• "There are many contributors to the kernels, some of who [sic] have significant contributions to Linux code over the years. Some of these individuals, whose names are publicly available, should be deposed to find out their sources for their contributed code."
  • "Many corporations have made contributions to Linux, and SCO needs to take their discovery on certain of these companies to determine the sources of their contributions. Also, SCO needs to depose the programmers who work for these companies and made the contributions to determine the sources of those programmers' code contributions...."
  • "SCO has identified some, but not all, independent authors of various portions of the Linux code.... Those authors should know the sources of their code and should be able to provide information as to whether the code they contributed to Linux was obtained from SCO copyrighted code."
  • "Several private groups also made major contributions to Linux, so SCO should also be permitted adequate time to identify and take discovery from these entities."
  • "Many organizations exist whose purpose is to track and report on changes to Linux... SCO needs access to the more detailed information these organizations maintain. . . ."
  • "Licensees and former licensees of Unix source code to see if these entities, their employees, or former employees are contributing Unix code to Linux."

41. This list, too, is striking, for a number of reasons. First, while the information requested from IBM would make SCO's task many times larger than it is, the request for this third-party information would surely magnify SCO's task still more. Consider, for example, just the last item, requesting materials from "Licensees and former licensees of Unix source code to see if these entities, their employees, or former employees are contributing Unix code to Linux." (¶ 57.)

42. Second, Mr. Sontag provides vanishingly little rationale for this voluminous request, which is not surprising, as the requested information is irrelevant to the task at hand. Once again, the task at hand is finding substantial similarity between Unix and Linux as it is now. Gathering information regarding the entire development history of Linux, including from potentially hundreds or even thousands of individuals, would not merely require a considerable amount of time, it would be of little or no meaningful assistance. The notion, for example, that "Mr. Torvalds can answer specific questions as to what each contributor intended, and where and how the contributor acquired or developed the derived code," suggests a wholly unrealistic picture of any mortal and of the code development process. The task would be done far faster, and the time better spent, if SCO were simply to put even part of the effort imagined by Mr. Sontag to the task of comparing the Unix and Linux source code SCO already has.

43. Finally, the vast bulk of the information Mr. Sontag lists—and far more information than is necessary to determine substantial similarity - has long been accessible to SCO. Table 1 below lists a collection of web sites with archives of Linux code, mailing lists maintained by kernel authors (indexed by contributor), etc., that covers much of what has been requested and certainly more than SCO could possible need.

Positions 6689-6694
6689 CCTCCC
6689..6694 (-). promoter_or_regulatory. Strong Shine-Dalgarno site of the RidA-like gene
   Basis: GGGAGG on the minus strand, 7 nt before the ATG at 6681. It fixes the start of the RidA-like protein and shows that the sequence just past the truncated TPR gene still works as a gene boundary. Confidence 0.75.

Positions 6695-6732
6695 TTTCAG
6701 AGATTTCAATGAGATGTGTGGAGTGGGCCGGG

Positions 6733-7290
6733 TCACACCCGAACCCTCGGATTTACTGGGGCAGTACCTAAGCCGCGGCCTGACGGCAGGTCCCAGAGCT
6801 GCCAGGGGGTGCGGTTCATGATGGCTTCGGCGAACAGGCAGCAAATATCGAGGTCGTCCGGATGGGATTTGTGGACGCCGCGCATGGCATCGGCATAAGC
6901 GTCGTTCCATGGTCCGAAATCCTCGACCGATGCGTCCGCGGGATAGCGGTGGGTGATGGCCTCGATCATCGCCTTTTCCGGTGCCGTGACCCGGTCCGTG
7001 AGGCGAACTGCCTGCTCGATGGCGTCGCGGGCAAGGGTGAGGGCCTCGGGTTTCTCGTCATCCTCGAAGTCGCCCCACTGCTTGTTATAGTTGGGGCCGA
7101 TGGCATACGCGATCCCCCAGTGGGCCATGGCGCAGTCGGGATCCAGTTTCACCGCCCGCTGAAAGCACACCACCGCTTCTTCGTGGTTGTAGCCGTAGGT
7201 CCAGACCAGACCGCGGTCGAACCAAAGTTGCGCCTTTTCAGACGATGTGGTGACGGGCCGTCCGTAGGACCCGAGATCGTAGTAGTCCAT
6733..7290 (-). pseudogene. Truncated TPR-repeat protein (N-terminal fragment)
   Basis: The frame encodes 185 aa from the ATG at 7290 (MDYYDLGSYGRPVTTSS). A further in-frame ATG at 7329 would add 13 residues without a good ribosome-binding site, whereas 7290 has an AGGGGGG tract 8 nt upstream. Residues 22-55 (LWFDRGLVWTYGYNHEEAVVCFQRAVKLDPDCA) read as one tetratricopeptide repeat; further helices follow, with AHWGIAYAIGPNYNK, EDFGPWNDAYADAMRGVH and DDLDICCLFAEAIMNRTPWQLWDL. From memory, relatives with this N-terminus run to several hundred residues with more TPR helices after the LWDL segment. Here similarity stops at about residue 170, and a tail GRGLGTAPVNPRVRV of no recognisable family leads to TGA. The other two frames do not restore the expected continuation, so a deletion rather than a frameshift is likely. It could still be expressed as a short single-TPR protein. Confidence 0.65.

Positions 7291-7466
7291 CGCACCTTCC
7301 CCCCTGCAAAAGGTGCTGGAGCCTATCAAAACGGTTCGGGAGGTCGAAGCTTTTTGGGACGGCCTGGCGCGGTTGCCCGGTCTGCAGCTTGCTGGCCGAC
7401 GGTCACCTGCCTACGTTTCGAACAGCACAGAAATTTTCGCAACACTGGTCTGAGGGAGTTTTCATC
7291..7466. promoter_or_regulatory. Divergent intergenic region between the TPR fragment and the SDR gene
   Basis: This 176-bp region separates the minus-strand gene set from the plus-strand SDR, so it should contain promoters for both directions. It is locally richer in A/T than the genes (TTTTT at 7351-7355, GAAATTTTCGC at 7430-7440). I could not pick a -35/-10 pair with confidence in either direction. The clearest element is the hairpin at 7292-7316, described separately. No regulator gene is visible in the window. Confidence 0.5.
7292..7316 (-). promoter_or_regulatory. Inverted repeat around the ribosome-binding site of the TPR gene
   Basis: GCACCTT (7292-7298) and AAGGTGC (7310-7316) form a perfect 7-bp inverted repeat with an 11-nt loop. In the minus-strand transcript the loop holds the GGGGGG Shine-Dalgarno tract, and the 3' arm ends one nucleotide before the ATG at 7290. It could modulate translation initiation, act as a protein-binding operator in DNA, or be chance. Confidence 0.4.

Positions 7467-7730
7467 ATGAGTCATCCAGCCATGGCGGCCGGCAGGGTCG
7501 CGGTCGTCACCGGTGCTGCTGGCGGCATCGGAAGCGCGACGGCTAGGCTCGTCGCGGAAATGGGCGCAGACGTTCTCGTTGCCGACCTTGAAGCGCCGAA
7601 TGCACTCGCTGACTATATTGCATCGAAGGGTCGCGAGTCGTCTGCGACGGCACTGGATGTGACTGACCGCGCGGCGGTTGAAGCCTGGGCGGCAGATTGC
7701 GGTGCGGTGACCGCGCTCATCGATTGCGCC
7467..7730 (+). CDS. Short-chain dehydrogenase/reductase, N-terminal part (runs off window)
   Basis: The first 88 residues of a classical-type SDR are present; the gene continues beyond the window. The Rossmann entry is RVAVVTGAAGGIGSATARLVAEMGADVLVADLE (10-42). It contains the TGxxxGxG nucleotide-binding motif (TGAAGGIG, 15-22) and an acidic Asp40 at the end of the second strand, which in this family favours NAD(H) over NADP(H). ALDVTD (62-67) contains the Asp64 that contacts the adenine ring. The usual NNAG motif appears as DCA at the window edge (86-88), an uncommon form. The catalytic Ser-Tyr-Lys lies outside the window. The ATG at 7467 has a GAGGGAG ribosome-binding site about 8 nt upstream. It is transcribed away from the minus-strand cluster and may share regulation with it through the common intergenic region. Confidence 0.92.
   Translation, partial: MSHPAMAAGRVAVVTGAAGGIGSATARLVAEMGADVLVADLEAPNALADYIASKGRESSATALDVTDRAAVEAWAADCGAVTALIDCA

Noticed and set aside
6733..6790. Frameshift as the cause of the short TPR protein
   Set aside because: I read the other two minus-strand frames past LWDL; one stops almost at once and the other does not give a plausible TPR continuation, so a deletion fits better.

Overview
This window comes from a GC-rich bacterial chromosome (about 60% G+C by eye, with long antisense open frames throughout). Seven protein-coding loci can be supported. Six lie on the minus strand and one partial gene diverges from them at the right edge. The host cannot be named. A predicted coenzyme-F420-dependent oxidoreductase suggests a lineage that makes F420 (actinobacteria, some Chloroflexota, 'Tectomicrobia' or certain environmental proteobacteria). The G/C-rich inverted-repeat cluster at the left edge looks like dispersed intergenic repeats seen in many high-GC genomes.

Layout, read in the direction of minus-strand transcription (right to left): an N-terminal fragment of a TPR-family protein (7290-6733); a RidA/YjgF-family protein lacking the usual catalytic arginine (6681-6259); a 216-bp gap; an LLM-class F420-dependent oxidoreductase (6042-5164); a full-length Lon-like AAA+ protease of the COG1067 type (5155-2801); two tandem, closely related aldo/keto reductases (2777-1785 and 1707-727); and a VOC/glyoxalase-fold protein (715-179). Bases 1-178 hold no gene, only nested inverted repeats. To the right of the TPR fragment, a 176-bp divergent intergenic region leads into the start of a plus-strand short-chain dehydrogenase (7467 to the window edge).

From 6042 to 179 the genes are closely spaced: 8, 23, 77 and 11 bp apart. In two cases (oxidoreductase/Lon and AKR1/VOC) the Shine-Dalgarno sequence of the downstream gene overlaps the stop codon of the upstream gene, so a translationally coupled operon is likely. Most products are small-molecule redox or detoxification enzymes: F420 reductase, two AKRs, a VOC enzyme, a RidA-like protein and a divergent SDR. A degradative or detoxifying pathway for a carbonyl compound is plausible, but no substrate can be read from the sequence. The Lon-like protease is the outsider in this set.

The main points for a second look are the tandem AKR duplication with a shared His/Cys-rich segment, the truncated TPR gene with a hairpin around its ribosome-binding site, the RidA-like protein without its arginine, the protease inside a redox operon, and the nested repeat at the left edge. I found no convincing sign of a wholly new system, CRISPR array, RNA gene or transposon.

Table 1: List of Readily Available Sources of Information on Linux


44. Mr. Sontag grossly exaggerates what is required to determine whether there is substantial similarity between Linux and SCO's allegedly copyrighted works. The materials necessary to the task have been available to SCO for years and tools capable of evaluating that material in a matter of months have also been available to SCO for years.

45. I declare under penalty of perjury that the foregoing is true and correct.

Randall Davis
Date: 23 August 2004
Place: Weston, Massachusetts



[1] Eric S. Raymond, Resource page for COMPARATOR 2.0.

[2] Dick Grune, The software and text similarity tester SIM.

Materials Considered

Computer Associates v. Altai, 982 F.2d 693 (2d Cir. 1992)

Gates Rubber, Inc., v. Bando American, Inc., 9 F.3d 823 (10th Cir. 1993)

Mitel, Inc. v. Iqtel, Inc. 124 F.3d 1366 (10th Cir. 1997)

References listed above

Web sites listed in Table 1 above

Declaration of Chris Sontag in Support of SCO's Opposition to IBM's Motion for Partial Summary Judgment, undated

1 In the on-line listing, each version number is a link to a file showing exactly what changes were made to go from one version to the next.

2 For example, Mr. Sontag claims that "SCO believes that much of its copyrighted code was copied from AIX and Dynix into Linux." (¶ 47.)

3 Mr. Sontag (¶ 14) states that comparing the 4 million lines of code in the Linux 2.4 kernel with the 3.4 million lines of code in SCO's Unix System V 4.2 MP kernel would require the comparison of 66,000 x 58,000 pages (assuming about 60 lines of code per page), and that a "initial" review of the code, assuming that each page comparison takes one minute, could take 25,000 man-years to complete. (66,000 x 58,000 equals 3,828,000,000 minutes, or 63,800,000 hours—SCO's calculation of 25,000 man-years thus implies a man-year of approximately 2,552 hours.) The approximately 2 billion lines of additional AIX and Dynix code would result in approximately 33,333,333 (again, using SCO's assumption of 60 lines of code per page) pages of code. SCO's suggested method of comparing code would thus require 66,000 x 33,333,333 = 2,199,999,978,000 minutes, or 36,666,666,300 hours, or 14,367,815 man-years to complete.